PE real estate fund, lenders don’t see much impact from rate hikes on home sales

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By Raghavendra Kamath

According to real estate fund managers and lenders to property developers, the rise in repo rates and the subsequent increase in mortgage rates should have a marginal impact on residential sales.

The Reserve Bank of India (RBI) has raised interest rates cumulatively by 90 basis points in the last two MPC meetings to control inflation.

However, fund managers believe that the rate hike would not have much impact.

“With RBI raising repo rates to control rising inflation, we may see an impact on demand in the near term, but we believe the fundamentals of the sector remain strong and the sector is on track for a structural recovery,” said Sharad Mittal, Director and Managing Director of Motilal Oswal Real Estate.

A confluence of factors, such as rock bottom prices, watered down offers from developers, interest rates at their lowest in a decade and, above all, the strong feelings and emotional value around home ownership , have led to a sharp increase in new launches and absorption rate in the residential real estate segment over the past two years, Mittal said.

Among the residential real estate segments, the major impact is expected to be in the low cost housing segment, as increases in interest rates will lead to increased EMIs, which will impact affordability, a- he declared.

Amit Bagri, CEO of Kotak Mahindra Investments (KMIL), said that a 100 basis point (bps) increase in the mortgage rate translates to an increase of `5,000 per month (for a 20-year loan) for a loan amount of `1 crore. This may not have a significant impact on the purchase decision.

“At the same time, a decision to buy a house does not only depend on mortgage rates. A buyer who has made the decision to buy and is in the process of identifying a property may be less impacted than the still ‘undecided’ buyer,” Bagri said.

Considerations for first-time home buyers differ from those for someone looking to upgrade their home. That said, a further increase in interest rates could limit developers’ ability to increase home prices, as a combination of higher home prices and higher mortgage rates will impact affordability and therefore housing growth. home sales, he said.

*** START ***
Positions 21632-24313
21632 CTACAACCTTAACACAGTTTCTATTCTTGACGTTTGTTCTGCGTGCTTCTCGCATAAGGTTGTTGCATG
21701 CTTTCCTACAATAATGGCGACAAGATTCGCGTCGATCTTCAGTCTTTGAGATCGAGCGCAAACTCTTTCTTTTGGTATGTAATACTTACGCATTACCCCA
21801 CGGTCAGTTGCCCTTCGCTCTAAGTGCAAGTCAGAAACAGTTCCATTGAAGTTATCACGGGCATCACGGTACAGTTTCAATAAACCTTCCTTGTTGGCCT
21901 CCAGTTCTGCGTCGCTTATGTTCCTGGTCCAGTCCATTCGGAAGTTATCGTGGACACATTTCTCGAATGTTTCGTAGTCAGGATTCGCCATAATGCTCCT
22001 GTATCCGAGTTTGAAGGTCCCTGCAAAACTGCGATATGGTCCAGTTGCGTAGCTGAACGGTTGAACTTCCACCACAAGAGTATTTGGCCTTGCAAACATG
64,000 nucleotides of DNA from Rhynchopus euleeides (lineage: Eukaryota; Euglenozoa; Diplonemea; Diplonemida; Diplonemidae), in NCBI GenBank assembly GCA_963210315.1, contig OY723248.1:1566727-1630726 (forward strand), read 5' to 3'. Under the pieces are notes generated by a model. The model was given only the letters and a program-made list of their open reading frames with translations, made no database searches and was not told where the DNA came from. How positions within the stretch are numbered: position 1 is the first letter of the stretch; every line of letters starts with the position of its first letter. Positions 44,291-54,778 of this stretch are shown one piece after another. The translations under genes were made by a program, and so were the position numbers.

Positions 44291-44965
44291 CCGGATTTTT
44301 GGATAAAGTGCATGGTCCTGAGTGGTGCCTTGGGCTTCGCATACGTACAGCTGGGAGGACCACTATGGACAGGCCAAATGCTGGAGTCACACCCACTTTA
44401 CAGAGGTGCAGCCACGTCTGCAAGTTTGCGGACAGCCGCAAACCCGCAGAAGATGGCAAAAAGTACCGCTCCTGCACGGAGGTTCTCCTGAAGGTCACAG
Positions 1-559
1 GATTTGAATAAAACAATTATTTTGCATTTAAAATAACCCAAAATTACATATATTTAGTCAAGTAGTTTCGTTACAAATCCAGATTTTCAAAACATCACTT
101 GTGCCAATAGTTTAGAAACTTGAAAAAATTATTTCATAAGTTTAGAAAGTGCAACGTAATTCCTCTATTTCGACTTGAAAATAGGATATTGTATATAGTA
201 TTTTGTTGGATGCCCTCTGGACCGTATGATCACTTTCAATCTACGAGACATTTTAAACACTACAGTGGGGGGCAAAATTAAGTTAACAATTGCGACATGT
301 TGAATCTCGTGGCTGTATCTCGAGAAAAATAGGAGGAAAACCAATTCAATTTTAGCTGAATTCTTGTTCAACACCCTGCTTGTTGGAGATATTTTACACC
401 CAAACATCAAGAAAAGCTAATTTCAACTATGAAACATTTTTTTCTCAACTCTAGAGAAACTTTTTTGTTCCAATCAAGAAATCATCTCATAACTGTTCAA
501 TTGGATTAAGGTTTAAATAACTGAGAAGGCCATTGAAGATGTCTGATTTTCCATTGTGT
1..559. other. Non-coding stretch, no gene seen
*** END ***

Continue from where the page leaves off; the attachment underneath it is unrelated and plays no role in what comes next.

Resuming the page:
However, Amit Goenka, managing director and managing director of Mumbai-based fund manager Nisus Finance, said larger EMIs will dampen buying sentiment as revenue growth is expected to be moderate. “So while home sales are expected to slow, this year may not yet show a massive decline or slowdown,” Goenka said.

He said sales have increased nearly 100% since last year. An estimated 300,000 homes were sold across India in FY22 compared to 150,000 in FY21. This figure is expected to drop by 15% to less than 250,000 homes in FY21. exercise 23.

“Developers need to be careful with specifications and perhaps cut down on frills. Buyers will start to become more cost-conscious. Configurations had become larger, which now may require including smaller functional units as well. size,” he said.

Goenka changed its strategy to adapt to the new environment. “The fund’s return expectations have increased. Although developers may not be able to commit to higher interest rates, an equity incentive element is introduced. Project margins are also being stress tested more cautiously when approving investments,” he said.

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